Manchester, Bury and Rossendale Railway
|Successors||East Lancashire Railway|
|Defunct||24 July 1845|
|Headquarters||Greater Manchester and Lancashire|
The Manchester, Bury and Rossendale Railway, opened in 1846, ran between the towns of Clifton and Bury in what is now Greater Manchester, and the district of Rossendale in Lancashire, England. The company merged with the Burnley, Accrington & Colne Extension Railway (BAC&ER) to form the East Lancashire Railway.
In the early 1840s the nearest railway to Bury was the Manchester and Bolton Railway, at its closest through Stoneclough almost 4.5 miles distant. This railway company had initially proposed to create a branch to Bury, but technical difficulties meant that the connection never materialised.
On 14 September 1843 a group of local businessmen, including John Grundy, Thomas Wrigley and John Robinson Kay met at a hostelry in Bury to discuss the creation of a railway connection for the town. The Manchester, Bury and Rossendale Railway Company was formed, its purpose to build a railway from Bury to a junction with the Manchester and Bolton Railway at Clifton. The company also promoted the idea of extending the line northwards to Rawtenstall. In 1844 the company was incorporated by act of parliament, which authorized it to raise £300,000, and to borrow £100,000.
Charles E. Cawley was appointed Chief Engineer, who instructed his recently appointed assistant Frederick Banister to set out the first few miles. The proposed route through the Irwell Valley was then approved by Chief Inspector of Railways Major General Sir Charles W. Pasley on 23 September 1846.
The railway began from a junction with the Manchester and Bolton Railway, in Clifton. It ran northeast through Molyneux Brow, Ringley Road, Radcliffe Bridge, Withins, and into Bury Bolton Street. Construction was completed quickly; William Harrison wrote "The railway was speedily completed and was opened for traffic on 28th September 1846", however men were asked to work on Sunday, and several were charged with breaking Sabbath.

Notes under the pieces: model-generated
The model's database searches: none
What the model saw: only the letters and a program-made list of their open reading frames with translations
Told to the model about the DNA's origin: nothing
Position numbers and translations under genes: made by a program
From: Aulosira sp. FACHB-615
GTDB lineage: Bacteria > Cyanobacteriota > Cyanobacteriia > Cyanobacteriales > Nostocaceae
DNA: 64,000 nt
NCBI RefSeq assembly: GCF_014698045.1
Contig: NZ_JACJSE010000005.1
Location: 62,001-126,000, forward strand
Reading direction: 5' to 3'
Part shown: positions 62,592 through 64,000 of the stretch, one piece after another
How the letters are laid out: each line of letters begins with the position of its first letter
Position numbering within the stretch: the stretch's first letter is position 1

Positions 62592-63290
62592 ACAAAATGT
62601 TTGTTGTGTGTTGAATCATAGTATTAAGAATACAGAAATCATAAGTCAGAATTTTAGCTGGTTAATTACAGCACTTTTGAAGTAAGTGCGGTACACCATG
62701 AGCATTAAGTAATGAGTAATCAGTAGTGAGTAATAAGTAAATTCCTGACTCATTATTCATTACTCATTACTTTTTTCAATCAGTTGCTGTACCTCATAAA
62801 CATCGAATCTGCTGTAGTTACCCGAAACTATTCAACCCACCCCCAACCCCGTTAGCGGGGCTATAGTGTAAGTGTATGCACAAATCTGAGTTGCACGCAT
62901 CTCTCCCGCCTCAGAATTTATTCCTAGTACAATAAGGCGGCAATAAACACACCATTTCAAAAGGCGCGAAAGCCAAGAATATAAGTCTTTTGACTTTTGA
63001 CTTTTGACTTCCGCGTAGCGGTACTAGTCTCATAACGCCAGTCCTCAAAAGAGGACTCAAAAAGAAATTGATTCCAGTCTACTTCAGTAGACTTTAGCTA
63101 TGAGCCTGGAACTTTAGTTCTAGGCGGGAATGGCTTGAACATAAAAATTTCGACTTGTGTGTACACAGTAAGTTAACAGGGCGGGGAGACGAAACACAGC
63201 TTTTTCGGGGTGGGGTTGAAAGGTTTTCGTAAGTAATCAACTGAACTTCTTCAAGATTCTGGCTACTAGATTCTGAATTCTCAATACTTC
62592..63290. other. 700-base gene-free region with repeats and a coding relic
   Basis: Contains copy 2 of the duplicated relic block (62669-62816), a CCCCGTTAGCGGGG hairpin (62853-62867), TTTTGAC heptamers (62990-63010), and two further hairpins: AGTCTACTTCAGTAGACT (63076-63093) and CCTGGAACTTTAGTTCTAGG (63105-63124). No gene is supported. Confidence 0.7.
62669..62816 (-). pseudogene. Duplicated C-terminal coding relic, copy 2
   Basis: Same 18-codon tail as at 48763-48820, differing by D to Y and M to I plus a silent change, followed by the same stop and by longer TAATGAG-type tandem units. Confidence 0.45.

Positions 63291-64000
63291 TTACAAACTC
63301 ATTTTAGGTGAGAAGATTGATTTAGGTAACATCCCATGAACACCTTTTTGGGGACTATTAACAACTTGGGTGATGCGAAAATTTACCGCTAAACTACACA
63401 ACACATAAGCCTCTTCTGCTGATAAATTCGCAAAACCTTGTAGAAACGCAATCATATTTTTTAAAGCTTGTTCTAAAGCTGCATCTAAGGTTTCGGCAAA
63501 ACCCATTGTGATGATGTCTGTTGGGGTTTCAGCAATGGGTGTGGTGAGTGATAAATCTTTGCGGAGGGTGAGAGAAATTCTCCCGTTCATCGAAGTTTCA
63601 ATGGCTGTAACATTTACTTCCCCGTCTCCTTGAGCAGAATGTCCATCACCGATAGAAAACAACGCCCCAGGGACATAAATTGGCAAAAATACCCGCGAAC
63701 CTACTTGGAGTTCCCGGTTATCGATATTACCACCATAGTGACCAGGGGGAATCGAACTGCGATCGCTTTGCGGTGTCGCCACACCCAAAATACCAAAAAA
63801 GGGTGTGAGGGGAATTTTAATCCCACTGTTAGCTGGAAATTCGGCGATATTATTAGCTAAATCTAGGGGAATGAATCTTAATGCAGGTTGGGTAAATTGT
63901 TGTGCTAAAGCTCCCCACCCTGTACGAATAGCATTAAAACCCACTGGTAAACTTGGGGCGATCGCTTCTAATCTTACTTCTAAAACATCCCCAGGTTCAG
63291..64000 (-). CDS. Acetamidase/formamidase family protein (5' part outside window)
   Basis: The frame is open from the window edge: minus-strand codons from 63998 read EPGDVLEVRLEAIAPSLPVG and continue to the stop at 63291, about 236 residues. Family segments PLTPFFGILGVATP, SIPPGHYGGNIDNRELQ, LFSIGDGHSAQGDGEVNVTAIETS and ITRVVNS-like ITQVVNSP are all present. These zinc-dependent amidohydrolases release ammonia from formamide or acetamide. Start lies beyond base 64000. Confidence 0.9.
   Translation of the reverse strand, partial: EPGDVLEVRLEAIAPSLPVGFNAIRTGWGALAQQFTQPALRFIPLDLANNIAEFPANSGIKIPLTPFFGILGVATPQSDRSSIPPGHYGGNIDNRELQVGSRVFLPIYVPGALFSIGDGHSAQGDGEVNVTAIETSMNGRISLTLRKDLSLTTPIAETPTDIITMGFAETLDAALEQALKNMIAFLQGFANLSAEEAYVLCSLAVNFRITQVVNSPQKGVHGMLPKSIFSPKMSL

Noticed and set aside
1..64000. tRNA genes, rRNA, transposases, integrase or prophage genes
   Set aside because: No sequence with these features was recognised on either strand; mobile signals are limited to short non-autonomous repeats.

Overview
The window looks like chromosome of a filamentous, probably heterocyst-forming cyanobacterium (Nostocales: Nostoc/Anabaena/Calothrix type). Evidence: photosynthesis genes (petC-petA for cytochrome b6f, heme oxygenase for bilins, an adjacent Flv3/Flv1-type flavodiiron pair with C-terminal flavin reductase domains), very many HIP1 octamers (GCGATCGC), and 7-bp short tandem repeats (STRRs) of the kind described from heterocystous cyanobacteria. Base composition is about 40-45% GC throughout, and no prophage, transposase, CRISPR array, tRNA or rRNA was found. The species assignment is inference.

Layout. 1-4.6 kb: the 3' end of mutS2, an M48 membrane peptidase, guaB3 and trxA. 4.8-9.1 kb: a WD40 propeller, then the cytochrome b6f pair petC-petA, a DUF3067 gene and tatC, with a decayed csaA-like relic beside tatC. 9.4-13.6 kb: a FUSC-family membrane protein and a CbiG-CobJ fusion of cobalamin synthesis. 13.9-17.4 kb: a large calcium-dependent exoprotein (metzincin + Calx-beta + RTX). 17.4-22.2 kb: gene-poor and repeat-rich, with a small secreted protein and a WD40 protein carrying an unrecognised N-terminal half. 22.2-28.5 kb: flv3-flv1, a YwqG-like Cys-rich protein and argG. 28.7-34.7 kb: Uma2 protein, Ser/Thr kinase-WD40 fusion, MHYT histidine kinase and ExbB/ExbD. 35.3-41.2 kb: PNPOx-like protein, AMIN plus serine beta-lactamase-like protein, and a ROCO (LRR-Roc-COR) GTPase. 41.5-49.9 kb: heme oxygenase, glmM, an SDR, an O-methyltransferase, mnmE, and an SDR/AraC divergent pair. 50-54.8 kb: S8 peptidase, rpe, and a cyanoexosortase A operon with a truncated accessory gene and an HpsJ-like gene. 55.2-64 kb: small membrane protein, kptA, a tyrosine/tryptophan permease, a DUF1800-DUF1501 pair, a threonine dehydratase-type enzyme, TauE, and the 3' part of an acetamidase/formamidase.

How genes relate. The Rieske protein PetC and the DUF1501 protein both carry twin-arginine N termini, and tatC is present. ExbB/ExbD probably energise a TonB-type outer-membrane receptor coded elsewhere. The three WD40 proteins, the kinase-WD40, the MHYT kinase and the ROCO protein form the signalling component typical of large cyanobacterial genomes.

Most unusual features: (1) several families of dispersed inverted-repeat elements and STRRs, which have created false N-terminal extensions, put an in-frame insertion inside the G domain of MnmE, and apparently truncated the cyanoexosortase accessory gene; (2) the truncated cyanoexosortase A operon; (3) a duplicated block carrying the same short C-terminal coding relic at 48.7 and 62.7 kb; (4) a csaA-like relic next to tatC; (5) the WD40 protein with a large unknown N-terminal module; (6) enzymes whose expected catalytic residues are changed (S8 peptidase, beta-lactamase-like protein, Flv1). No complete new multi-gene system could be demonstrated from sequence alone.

Another company, the Burnley, Accrington & Colne Extension Railway, proposed to extend the line from Stubbins Junction to meet the Preston to Burnley route at Accrington. The two companies joined on 24 July 1845 to form the East Lancashire Railway
Banister was placed in charge with designing, surveying and gaining the necessary UK Parliament approval to extend the line, which hence became part of the Lancashire and Yorkshire Railway. Due to persistent health issues, after gaining parliamentary approval Banister left the project and construction was undertaken by engineers from the L&YR.
- Vetch, R. H.; Sweetman, John (2004), Pasley, Sir Charles William (1780–1861) (Registration required), Oxford Dictionary of National Biography, Oxford University Press, retrieved 2009-04-13
- Wells 1995, p. 3.
- House of Commons 1847, p. 32.
- "Federick Dale Banister". GracesGuide.co.uk. Retrieved 10 February 2013.
- Withins station closed in 1851
- Wells 1995, pp. 3–4.
- By an Act of Parliament
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